OnePlus 3 vs OnePlus 1 comparison: born identity

androidpit oneplus one hero image 1
© NextPit

The OnePlus One seemed too good to be true: a premium handset for a bargain price. It wasn’t, but it wasn’t quite perfect either – and the excitingly named successor, the OnePlus 2, wasn’t quite there either. Is third time the charm for OnePlus? Find out if the OnePlus 3 has the magic touch in our OnePlus 3 vs OnePlus 1 comparison.

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oneplus one screen
The OnePlus One stood out from the crowd and looks more expensive than it is. / © ANDROIDPIT

OnePlus 3 vs OnePlus 1: design and build quality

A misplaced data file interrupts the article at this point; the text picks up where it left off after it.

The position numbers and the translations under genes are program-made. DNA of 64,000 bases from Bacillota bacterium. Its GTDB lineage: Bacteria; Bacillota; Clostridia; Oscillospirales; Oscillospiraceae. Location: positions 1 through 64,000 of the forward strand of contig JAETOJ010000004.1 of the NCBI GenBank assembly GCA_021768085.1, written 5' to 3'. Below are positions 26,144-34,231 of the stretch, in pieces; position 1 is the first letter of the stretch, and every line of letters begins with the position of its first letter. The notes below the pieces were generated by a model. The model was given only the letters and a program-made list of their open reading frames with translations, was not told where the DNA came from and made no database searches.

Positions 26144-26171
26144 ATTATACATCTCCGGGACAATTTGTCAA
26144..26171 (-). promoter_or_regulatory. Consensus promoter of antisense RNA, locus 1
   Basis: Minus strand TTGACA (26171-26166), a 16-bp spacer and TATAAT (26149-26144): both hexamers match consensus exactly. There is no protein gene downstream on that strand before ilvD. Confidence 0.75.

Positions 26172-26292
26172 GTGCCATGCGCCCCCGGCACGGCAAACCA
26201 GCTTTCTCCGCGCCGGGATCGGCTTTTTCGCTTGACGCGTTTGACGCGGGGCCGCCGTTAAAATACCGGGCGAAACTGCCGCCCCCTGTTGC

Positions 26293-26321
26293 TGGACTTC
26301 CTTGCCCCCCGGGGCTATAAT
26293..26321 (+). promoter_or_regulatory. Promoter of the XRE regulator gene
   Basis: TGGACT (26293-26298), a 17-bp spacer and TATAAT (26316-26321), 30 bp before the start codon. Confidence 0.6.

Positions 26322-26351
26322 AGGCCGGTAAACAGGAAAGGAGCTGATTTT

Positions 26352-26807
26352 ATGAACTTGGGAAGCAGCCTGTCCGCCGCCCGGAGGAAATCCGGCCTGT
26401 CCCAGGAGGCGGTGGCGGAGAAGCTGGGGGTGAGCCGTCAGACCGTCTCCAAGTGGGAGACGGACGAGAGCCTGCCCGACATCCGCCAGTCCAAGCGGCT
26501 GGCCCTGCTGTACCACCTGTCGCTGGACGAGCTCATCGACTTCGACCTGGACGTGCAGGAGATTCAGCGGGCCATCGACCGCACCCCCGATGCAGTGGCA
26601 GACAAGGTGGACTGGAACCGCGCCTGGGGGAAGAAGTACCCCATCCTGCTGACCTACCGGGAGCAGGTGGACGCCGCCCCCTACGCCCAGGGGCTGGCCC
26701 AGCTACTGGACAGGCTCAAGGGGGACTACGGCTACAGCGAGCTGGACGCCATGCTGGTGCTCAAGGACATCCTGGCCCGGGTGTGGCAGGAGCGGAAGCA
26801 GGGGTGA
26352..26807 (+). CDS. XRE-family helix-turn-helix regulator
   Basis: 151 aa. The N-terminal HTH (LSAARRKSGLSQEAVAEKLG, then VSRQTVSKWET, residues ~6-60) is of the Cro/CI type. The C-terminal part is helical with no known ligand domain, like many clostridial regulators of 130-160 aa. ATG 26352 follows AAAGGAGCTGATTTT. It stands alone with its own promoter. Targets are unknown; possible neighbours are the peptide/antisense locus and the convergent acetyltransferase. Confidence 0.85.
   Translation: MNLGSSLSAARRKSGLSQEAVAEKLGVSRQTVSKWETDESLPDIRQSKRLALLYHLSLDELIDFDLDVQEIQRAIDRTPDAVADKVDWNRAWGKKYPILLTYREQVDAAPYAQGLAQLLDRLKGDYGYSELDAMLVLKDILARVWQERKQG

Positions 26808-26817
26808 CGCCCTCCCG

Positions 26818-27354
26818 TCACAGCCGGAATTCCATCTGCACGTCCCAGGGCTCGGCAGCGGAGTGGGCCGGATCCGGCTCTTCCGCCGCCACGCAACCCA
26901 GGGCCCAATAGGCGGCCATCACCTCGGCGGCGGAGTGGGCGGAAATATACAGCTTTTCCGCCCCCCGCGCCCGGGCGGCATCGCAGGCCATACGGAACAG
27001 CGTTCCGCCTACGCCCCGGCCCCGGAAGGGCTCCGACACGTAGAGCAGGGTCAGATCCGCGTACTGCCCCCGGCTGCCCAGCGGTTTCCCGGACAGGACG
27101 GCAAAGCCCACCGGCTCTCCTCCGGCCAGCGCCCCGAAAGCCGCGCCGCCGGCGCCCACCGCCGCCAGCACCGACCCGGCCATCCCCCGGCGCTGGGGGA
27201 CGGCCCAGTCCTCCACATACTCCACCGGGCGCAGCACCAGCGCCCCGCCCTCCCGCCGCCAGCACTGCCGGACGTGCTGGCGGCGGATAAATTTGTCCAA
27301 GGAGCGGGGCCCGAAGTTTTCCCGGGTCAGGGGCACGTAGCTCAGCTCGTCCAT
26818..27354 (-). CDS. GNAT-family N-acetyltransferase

The OnePlus One brought some interesting design ideas to the table. It's back looked like sandstone and felt like sandpaper – not something you can say about many phones – and while the front is dominated by the screen, that screen is slightly elevated above the case. It’s a big phone but it’s perfectly comfortable to hold – although don’t expect easy one-handed operation unless you have really, really huge hands.

The OnePlus 3 looks less individual – from some angles it looks like an iPhone 6 Plus – but it’s still much better-looking and better engineered than you’d expect from a product aimed at cash-conscious customers.

OnePlus3 1
Leaked images of the 3 suggest a cross between an iPhone 6 and a recent HTC. / © Phonearena

OnePlus 3 vs OnePlus 1: display

The older OnePlus has a 5.5-inch LCD delivering 1920 x 1080 pixels at 401 ppi. Some users reported a slight yellow cast to the display, but that hasn’t been the case with the Ones we’ve used. It’s a decent enough display with good brightness and viewing angles, but the screen is very reflective and that makes it hard to read in direct sunlight.